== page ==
Microsoft on Wednesday said it obtained a court order to seize infrastructure set up by a group called Storm-1152 that peddled roughly 750 million fraudulent Microsoft accounts and tools through a network of bogus websites and social media pages to other criminal actors, netting them millions of dollars in illicit revenue.
“Fraudulent online accounts act as the gateway to a host of cybercrime, including mass phishing, identity theft and fraud, and distributed denial-of-service (DDoS) attacks,” Amy Hogan-Burney, the company’s associate general counsel for cybersecurity policy and protection, said.
These cybercrime-as-a-service (CaaS) offerings, per Redmond, are designed to get around identity verification software across various technology platforms and help minimize the efforts needed to conduct malicious activities online, including phishing, spamming, ransomware, and fraud, effectively lowering the barriers to entry for attackers.
Traditional security measures won’t cut it in today’s world. It’s time for Zero Trust Security. Secure your data like never before.
Multiple threat actors, counting Octo Tempest (aka Scattered Spider), are said to have used Storm-1152’s accounts to pull off ransomware, data theft, and extortion schemes. Two other financially motivated threat actors that have purchased fraudulent accounts from Storm-1152 to scale their own attacks are Storm-0252 and Storm-0455.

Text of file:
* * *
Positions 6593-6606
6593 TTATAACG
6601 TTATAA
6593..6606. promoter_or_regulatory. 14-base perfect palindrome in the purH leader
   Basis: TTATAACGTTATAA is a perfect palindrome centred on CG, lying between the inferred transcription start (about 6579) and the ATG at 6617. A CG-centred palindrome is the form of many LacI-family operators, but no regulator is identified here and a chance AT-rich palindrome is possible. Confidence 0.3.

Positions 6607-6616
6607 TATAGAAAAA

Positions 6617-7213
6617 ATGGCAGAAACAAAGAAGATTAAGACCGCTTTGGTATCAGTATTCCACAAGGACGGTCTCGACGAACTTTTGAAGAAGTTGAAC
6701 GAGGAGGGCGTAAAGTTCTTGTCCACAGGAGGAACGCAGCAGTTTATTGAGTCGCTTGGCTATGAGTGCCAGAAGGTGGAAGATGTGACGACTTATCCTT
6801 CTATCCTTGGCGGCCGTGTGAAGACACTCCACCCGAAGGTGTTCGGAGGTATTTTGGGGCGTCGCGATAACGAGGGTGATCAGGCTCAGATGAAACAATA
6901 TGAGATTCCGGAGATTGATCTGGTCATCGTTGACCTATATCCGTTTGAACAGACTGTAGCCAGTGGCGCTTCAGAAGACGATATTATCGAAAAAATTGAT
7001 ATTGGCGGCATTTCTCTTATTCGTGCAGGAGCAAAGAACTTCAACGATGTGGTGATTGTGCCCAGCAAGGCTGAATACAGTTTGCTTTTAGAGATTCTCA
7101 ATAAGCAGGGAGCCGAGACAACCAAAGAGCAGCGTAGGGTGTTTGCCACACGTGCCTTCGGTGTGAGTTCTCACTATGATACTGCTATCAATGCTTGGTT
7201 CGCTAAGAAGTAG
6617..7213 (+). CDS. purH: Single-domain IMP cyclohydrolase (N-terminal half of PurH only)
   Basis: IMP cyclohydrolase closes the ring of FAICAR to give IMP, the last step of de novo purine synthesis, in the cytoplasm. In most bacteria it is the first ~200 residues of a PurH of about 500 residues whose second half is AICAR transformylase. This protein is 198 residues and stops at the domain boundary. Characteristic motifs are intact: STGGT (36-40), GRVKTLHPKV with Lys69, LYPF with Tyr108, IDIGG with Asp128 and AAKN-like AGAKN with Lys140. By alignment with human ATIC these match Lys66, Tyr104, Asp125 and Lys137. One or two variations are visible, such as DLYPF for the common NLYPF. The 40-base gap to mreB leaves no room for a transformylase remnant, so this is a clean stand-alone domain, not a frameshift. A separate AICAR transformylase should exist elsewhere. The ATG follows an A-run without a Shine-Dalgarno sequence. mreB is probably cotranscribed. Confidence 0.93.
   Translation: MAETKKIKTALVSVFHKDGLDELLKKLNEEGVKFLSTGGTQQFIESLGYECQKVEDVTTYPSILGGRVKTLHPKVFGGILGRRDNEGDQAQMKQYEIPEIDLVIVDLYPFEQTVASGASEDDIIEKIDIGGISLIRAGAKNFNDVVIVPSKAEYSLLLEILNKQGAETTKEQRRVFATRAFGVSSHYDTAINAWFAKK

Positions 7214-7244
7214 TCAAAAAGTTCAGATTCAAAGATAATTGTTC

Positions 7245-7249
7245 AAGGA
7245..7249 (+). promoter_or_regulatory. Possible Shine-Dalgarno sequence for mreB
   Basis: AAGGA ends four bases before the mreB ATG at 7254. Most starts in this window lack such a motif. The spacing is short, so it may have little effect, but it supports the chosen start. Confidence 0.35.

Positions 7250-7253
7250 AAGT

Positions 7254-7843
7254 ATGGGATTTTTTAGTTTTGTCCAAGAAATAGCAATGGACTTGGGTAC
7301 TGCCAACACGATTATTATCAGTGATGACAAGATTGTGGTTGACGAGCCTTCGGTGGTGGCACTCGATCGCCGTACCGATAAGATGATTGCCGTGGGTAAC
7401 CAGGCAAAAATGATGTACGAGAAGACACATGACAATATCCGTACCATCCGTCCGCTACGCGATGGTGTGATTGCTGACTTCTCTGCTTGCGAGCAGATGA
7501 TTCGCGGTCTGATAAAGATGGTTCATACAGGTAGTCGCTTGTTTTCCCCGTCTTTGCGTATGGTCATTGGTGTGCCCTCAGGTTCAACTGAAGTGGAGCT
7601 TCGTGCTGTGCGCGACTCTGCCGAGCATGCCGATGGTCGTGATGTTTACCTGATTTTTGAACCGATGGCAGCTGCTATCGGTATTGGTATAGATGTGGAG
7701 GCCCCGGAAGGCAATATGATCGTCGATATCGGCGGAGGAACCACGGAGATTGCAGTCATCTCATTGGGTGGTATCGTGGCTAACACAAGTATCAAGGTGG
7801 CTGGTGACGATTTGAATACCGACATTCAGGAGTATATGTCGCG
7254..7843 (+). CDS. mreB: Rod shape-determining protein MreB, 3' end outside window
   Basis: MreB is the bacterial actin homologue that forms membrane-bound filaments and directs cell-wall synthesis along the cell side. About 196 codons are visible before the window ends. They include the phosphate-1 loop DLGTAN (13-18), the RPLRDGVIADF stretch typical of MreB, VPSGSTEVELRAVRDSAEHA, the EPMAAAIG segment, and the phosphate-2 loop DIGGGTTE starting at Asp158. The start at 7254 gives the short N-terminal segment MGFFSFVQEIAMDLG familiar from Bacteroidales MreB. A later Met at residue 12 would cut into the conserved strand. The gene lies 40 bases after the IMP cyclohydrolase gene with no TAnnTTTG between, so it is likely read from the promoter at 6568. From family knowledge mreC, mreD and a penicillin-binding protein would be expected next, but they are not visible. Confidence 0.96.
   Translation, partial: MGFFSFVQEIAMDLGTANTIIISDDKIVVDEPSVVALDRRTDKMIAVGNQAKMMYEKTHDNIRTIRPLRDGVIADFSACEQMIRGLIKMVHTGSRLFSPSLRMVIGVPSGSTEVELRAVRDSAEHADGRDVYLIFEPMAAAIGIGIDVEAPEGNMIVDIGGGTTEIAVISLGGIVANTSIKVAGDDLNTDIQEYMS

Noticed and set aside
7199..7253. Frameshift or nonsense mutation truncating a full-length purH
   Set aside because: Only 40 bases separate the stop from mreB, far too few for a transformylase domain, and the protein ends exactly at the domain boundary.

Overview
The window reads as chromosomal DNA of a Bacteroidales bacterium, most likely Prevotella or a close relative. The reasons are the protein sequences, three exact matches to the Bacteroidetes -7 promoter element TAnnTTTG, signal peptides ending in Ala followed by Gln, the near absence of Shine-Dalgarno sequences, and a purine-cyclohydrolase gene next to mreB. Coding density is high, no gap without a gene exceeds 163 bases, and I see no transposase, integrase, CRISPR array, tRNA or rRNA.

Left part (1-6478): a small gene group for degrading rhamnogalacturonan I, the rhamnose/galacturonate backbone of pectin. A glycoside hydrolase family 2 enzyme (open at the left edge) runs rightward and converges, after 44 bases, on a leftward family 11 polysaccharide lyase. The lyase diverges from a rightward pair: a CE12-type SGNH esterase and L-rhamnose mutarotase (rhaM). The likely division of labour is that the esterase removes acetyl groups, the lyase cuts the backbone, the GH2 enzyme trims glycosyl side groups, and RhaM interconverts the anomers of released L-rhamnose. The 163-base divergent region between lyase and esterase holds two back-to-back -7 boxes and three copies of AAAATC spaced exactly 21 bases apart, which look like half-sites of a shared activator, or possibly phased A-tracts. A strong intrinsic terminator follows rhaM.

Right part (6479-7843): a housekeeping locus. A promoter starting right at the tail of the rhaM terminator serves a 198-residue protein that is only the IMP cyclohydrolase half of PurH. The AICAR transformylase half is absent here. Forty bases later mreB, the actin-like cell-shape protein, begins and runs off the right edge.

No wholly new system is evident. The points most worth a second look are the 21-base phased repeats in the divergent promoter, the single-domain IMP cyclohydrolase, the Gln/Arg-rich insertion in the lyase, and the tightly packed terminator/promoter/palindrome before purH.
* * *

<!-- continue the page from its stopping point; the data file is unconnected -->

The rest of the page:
The group, active since at least 2021, has been attributed to the following websites and pages –
Microsoft, which collaborated with Arkose Labs on the initiative, said it was able to identify three individuals based in Vietnam who were instrumental in developing and maintaining the infrastructure: Duong Dinh Tu, Linh Van Nguyễn (also known as Nguyễn Van Linh), and Tai Van Nguyen.
“These individuals operated and wrote the code for the illicit websites, published detailed step-by-step instructions on how to use their products via video tutorials and provided chat services to assist those using their fraudulent services,” Hogan-Burney noted.
“Not only did the company sell its technology like any other kind of software company – with pricing structures based upon a customer’s needs – but it also would perform fake account registration attacks, sell those fake accounts to other cybercriminals, and then cash out with crypto currency,” Kevin Gosschalk and Patrice Boffa said.